Dickson reports presidential coinages from Washington's 'administration' to Adams' 'XYZ affair'
January 16, 2013 | By Heather Forsgren Weaver | firstname.lastname@example.org
National Press Club member Paul Dickson told a Jan. 15 National Press Club Book Rap that presidential language reveals the 43 men who have occupied the White House.
“You can look at the different presidents and really see who was clever, remarkably clever. I mean really the smartest,” he said.
He quoted favorite phrases from his new book, "Words From the White House: Words or Phrases Coined or Popularized by America’s Presidents."
Thomas Jefferson was the most prolific president, Dickson said. The Oxford English Dictionary credits him with creating or coining more than 110 words, he added. Dickson relied on the Oxford Dictionary in his research. That book is the “be-all, end-all” resource for determining when a word is first used, he said.
Dickson’s book is presented in an A to Z format beginning with “administration” first used by George Washington in his farewell address and ending with “XYZ Affair,” a foreign-policy scandal during John Adams’ term.
John Adams is also credited with the words “squatter” and “caucus” and Washington with “bakery.”
George W. Bush was often criticized for making up words but two of his most famous were from the 16th century, Dickson said. “Embetter” or to make one better dates to 1583, according to the Oxford English Dictionary and “resignate” instead of resonate first appeared in 1531. A third George W. Bush word, “strategery” was never used by the president but rather by his Saturday Night Live double.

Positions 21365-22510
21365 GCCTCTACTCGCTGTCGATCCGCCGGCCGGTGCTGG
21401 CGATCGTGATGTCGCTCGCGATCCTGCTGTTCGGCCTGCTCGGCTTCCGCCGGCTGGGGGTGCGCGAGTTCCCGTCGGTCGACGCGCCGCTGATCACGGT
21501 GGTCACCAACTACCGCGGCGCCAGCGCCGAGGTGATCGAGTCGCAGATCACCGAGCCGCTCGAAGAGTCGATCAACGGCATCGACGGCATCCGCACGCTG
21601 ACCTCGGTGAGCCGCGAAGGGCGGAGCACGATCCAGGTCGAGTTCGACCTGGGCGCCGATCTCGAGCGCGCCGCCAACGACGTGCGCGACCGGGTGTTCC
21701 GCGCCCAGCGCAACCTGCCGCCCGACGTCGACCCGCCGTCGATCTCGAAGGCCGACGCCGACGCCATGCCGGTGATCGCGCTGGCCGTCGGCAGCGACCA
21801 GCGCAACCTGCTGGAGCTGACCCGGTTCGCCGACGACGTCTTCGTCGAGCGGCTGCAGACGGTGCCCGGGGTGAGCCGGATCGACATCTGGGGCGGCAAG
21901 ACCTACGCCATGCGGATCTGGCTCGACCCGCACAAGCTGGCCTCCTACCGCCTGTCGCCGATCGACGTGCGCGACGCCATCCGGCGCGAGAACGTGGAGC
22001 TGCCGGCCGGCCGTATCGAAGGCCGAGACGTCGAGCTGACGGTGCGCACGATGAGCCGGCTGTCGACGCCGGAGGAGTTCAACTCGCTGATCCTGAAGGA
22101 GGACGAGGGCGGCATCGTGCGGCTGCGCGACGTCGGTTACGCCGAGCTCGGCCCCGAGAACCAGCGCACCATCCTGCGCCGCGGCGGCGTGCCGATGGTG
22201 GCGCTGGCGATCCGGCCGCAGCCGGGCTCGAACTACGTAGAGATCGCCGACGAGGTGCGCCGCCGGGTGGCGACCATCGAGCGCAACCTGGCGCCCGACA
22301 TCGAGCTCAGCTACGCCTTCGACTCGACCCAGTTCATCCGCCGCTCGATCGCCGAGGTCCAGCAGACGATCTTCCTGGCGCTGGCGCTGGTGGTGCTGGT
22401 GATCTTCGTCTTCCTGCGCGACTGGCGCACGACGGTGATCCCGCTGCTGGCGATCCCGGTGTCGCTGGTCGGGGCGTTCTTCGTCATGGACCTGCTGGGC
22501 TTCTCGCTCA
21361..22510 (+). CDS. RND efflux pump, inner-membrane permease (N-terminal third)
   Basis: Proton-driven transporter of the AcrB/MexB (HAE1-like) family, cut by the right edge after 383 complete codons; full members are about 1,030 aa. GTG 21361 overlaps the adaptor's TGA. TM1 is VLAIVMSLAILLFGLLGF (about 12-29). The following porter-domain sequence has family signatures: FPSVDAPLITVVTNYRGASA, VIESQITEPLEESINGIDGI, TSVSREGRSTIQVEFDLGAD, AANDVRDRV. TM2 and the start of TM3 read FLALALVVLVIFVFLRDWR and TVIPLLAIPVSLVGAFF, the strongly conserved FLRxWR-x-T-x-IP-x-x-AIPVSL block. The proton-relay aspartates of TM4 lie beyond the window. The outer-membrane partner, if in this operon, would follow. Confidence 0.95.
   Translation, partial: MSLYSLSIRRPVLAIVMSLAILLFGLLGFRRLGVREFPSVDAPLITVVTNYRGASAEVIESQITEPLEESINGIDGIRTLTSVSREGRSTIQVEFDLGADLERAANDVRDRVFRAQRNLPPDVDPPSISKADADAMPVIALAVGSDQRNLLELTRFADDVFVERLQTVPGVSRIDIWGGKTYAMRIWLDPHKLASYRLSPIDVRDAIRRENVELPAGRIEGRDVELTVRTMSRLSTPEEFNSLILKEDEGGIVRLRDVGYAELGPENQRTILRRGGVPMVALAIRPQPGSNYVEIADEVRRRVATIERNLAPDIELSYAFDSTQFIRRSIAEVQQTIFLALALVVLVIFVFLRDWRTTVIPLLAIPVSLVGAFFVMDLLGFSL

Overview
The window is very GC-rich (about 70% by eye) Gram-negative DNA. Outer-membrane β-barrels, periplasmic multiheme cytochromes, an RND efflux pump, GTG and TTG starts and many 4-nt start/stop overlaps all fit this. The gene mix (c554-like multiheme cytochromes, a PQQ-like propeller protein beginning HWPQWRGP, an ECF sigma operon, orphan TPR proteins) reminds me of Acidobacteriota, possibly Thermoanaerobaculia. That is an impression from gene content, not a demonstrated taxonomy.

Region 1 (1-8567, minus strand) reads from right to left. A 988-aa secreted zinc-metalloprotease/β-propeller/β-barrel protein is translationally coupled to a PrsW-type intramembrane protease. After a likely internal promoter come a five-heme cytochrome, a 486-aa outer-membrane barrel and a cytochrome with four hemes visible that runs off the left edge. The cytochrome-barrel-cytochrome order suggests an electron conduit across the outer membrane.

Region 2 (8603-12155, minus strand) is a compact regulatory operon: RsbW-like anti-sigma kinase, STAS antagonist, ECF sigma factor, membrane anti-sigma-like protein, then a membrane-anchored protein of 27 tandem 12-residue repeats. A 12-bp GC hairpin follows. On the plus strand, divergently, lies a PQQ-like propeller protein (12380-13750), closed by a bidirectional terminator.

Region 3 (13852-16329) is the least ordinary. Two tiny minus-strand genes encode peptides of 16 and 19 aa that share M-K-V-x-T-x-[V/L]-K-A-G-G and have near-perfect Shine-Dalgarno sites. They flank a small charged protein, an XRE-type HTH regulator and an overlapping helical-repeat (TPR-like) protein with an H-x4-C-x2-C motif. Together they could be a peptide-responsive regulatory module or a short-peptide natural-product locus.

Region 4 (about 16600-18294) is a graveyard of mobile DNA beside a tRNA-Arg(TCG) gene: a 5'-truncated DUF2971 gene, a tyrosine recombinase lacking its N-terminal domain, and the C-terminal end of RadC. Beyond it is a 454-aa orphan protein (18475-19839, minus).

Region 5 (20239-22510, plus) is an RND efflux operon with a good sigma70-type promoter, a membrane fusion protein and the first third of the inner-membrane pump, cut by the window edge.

While presidents become known for key phrases, they can get in trouble if they use slang, Dickson said. “There is a language police out there,” he said.
Abraham Lincoln refused to change the term “sugar-coated” even though it was not considered dignified, Dickson wrote.
“The word expresses precisely my idea and I am not going to change it. The time will never come in this country when the people won’t know exactly what ‘sugar-coated’ means,” Dickson quotes Lincoln as saying in 1865.
In the 20th Century, sports terminology was a favorite of presidents. Franklin Delano Roosevelt used baseball terms in his fireside chats and Dwight David Eisenhower later used football metaphors to describe the bureaucratic process. While the golf term “mulligan” was in use before Eisenhower began playing golf, it became popularized during his presidency. A “mulligan” is a golf shot that goes awry and the player gets another shot.
In addition to using the Oxford English Dictionary, Dickson researched proprietary databases at the Library of Congress, he said.
After the event, Dickson signed copies of his book, sold as a fundraiser for the National Journalism Institute.
Dickson has written more than a dozen books about language. He is currently working on a book about words or phrases first used by authors for example, F. Scott Fitzgerald first coined the word “t-shirt,” he said.